Only then did the Court turn to the compatibility of Hungary’s education reform with internal market law, namely with a view to higher education institutions seated in another Member State. Technically, these questions neither affected the CEU, which has its seat outside the EU, nor any other institution. The Commission, nonetheless, brought two claims premising on a violation of the freedom of establishment and of the freedom to provide services respectively. Whereas this may be criticised as shadow boxing, the Commission’s infringement proceedings challenged Hungary’s reform in toto and therefore could not have been limited to the case of the CEU.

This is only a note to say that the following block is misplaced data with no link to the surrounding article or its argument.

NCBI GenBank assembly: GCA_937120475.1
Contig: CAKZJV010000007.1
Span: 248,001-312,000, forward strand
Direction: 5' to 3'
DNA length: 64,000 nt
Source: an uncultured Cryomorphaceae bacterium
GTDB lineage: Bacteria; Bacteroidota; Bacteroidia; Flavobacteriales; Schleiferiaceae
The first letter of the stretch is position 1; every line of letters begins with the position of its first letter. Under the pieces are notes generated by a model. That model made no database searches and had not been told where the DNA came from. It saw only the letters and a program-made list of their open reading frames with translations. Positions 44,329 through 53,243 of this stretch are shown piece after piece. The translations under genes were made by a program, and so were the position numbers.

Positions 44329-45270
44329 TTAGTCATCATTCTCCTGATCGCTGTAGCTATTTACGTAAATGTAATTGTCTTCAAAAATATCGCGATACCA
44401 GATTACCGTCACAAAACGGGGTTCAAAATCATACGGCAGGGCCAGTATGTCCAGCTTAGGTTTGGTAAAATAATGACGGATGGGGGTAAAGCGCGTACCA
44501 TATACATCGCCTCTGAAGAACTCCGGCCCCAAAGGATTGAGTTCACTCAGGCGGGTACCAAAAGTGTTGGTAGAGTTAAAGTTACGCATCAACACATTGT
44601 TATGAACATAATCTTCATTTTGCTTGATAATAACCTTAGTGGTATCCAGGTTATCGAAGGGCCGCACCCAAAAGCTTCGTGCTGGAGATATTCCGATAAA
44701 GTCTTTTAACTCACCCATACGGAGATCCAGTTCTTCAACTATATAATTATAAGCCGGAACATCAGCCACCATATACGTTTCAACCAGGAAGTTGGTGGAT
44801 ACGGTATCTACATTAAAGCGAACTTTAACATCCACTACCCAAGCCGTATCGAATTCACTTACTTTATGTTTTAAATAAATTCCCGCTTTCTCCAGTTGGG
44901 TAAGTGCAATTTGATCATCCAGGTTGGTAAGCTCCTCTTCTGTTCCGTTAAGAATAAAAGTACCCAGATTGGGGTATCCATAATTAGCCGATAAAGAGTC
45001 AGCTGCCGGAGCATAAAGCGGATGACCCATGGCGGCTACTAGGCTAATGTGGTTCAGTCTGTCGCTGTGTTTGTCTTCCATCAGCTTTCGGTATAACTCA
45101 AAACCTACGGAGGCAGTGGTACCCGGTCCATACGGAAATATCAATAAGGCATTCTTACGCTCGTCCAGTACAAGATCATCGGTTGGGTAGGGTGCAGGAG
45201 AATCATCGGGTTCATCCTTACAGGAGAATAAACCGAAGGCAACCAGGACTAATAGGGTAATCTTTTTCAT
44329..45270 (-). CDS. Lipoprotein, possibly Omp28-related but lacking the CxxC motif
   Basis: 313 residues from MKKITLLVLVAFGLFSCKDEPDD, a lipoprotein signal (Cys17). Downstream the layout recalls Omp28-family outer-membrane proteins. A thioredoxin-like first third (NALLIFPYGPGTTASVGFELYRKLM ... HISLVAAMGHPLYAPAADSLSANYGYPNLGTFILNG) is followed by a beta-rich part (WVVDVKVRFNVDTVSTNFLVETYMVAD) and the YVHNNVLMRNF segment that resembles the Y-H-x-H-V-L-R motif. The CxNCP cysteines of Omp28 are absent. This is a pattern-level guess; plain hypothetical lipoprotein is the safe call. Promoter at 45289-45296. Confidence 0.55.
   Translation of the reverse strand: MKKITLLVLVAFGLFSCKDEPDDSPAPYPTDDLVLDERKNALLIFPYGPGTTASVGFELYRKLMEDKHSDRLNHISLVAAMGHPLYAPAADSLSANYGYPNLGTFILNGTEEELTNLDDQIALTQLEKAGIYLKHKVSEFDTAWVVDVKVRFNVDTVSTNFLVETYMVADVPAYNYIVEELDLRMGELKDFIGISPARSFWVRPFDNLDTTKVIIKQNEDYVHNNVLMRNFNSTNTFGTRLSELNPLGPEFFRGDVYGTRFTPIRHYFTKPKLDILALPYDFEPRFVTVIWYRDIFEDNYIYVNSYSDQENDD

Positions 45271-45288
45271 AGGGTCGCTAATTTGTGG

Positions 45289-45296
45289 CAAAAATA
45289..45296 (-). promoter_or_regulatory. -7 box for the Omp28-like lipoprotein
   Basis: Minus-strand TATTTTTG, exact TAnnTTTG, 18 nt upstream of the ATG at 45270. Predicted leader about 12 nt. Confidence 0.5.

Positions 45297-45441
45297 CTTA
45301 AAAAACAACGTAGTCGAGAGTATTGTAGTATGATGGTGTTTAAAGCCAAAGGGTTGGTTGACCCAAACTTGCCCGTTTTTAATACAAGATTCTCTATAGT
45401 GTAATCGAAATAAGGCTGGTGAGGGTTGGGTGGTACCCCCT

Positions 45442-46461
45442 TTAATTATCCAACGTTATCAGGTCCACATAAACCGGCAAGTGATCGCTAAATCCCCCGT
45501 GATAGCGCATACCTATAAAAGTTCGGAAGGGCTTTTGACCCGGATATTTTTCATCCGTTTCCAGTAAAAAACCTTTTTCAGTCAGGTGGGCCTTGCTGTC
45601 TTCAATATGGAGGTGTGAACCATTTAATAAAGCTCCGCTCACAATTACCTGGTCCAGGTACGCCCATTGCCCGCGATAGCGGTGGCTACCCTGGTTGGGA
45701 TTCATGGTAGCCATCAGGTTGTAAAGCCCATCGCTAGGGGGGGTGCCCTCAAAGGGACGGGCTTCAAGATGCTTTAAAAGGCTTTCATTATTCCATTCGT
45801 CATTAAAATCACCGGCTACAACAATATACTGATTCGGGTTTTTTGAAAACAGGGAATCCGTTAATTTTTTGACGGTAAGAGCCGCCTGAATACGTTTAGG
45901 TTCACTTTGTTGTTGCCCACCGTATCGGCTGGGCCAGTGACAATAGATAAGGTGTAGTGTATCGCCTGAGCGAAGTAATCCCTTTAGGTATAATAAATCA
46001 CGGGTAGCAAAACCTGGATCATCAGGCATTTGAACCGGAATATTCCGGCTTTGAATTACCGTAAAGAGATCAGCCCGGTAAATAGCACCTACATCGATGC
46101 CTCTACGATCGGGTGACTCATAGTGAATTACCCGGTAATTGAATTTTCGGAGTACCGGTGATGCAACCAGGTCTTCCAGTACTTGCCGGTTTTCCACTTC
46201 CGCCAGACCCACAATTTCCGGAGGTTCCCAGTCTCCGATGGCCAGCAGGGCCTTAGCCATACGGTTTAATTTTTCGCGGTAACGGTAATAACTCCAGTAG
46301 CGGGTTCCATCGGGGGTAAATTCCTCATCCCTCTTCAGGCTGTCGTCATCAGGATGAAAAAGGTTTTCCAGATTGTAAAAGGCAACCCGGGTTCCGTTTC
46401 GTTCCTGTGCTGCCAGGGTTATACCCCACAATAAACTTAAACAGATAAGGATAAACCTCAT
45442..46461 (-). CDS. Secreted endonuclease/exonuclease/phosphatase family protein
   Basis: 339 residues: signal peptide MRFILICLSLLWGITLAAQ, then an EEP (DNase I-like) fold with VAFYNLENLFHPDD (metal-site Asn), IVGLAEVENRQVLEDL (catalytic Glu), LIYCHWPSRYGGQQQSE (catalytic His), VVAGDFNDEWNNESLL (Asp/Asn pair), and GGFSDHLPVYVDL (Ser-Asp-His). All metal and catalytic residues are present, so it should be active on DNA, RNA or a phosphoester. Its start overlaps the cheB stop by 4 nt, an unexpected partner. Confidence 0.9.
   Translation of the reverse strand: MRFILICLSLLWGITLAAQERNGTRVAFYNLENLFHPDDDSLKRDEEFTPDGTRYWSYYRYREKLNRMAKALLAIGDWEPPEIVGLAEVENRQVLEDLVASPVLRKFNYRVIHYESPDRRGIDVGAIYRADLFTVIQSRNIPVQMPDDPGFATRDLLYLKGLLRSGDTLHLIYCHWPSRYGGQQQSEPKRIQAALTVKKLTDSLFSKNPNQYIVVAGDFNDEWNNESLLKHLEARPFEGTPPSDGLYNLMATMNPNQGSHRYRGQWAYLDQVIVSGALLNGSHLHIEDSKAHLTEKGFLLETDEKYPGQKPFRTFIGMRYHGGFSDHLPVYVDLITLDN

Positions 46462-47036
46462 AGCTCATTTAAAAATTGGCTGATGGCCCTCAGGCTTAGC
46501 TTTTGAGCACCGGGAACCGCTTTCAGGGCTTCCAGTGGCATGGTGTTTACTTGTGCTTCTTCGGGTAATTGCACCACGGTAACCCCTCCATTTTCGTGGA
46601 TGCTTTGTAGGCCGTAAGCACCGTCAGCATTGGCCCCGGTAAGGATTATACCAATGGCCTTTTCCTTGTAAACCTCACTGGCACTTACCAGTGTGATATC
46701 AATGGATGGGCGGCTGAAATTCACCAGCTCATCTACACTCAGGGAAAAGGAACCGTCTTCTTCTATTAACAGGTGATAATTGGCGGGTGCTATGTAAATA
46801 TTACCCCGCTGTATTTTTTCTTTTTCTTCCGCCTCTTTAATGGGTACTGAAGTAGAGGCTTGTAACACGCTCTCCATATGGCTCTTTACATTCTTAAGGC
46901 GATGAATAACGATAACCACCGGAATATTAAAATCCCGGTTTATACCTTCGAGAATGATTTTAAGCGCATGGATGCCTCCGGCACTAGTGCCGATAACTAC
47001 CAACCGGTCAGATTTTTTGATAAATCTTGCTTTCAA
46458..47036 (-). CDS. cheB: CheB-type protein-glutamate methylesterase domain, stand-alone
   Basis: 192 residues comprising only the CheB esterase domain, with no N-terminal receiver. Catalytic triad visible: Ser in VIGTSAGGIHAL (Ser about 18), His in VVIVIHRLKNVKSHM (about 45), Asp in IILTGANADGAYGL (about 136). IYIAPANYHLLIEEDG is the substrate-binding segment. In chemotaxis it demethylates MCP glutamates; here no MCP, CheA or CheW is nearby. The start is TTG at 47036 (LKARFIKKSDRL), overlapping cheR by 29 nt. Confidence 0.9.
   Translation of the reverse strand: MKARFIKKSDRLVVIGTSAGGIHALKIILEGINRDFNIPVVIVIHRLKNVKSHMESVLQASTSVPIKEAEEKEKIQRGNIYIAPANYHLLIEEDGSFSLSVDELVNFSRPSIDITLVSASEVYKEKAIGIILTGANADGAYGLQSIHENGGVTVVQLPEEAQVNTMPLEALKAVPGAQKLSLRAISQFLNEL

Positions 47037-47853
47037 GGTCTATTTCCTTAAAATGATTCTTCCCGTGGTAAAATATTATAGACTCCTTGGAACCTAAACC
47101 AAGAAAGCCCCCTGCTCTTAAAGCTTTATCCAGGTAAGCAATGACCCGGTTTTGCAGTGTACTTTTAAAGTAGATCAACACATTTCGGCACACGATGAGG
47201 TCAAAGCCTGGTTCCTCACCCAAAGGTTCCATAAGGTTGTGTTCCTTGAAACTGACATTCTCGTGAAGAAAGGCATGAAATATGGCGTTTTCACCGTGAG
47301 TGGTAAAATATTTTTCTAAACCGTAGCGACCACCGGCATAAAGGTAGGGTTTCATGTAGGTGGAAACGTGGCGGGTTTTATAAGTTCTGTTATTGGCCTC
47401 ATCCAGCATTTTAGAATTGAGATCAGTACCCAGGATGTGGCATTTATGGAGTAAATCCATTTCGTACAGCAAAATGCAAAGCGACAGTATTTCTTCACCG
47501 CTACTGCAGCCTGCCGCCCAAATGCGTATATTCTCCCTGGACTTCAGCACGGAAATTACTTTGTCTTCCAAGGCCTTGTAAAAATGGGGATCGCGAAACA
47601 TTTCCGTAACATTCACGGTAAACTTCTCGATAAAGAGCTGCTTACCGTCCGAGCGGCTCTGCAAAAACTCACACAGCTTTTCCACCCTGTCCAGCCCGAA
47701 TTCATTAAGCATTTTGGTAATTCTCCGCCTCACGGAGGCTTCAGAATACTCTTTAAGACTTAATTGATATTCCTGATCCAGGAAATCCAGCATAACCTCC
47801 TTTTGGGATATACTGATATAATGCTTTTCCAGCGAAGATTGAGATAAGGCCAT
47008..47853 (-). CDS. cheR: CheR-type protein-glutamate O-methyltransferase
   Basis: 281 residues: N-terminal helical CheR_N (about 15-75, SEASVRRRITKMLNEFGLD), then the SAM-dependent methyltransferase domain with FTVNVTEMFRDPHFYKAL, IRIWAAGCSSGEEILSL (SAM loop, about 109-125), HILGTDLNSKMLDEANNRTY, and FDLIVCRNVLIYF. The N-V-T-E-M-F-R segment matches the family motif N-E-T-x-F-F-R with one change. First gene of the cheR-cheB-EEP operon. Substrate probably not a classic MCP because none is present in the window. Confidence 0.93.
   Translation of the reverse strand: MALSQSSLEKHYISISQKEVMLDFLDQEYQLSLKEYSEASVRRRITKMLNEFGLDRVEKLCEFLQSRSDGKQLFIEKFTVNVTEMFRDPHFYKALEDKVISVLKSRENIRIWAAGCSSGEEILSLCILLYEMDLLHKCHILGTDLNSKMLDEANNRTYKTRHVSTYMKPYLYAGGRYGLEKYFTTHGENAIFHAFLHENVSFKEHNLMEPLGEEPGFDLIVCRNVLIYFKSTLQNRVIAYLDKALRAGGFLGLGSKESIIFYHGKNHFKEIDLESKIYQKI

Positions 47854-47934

First, the Court investigated whether Hungary had violated the freedom of establishment. By way of reference to its judgment in Neri, it confirmed that higher education institutions may be protected thereby. Remunerated teaching activities within a university programme must be considered an economic activity provided ‘the activity is carried on by a national of one Member State in another Member State on a stable and continuous basis’ from an establishment in another Member State. In this regard, the Court reiterated its ruling in Polbud – Wykonawstwo, holding that the freedom of establishment equally benefits companies which conduct most, or even all their business through a branch set up in another Member States. A national provision requiring a university to carry out teaching activities within its home Member State must be considered a restriction to the freedom of establishment, since it renders less attractive the establishment of foreign universities in Hungary (paras. 159-170). It may be puzzling to see this academic equivalent to a letterbox company be protected under the freedom of establishment. However, it conforms to the Court’s jurisprudence that even those companies may be protected by virtue of the freedom of establishment that are established solely for the purpose of establishing themselves in another Member State. Indeed, according to the Court, ‘[t]he reasons for which a company chooses to be formed in a particular Member State are, save in the case of fraud, irrelevant with regard to application of the rules on freedom of establishment’ (Inspire Art, para. 95, with reference to Centros).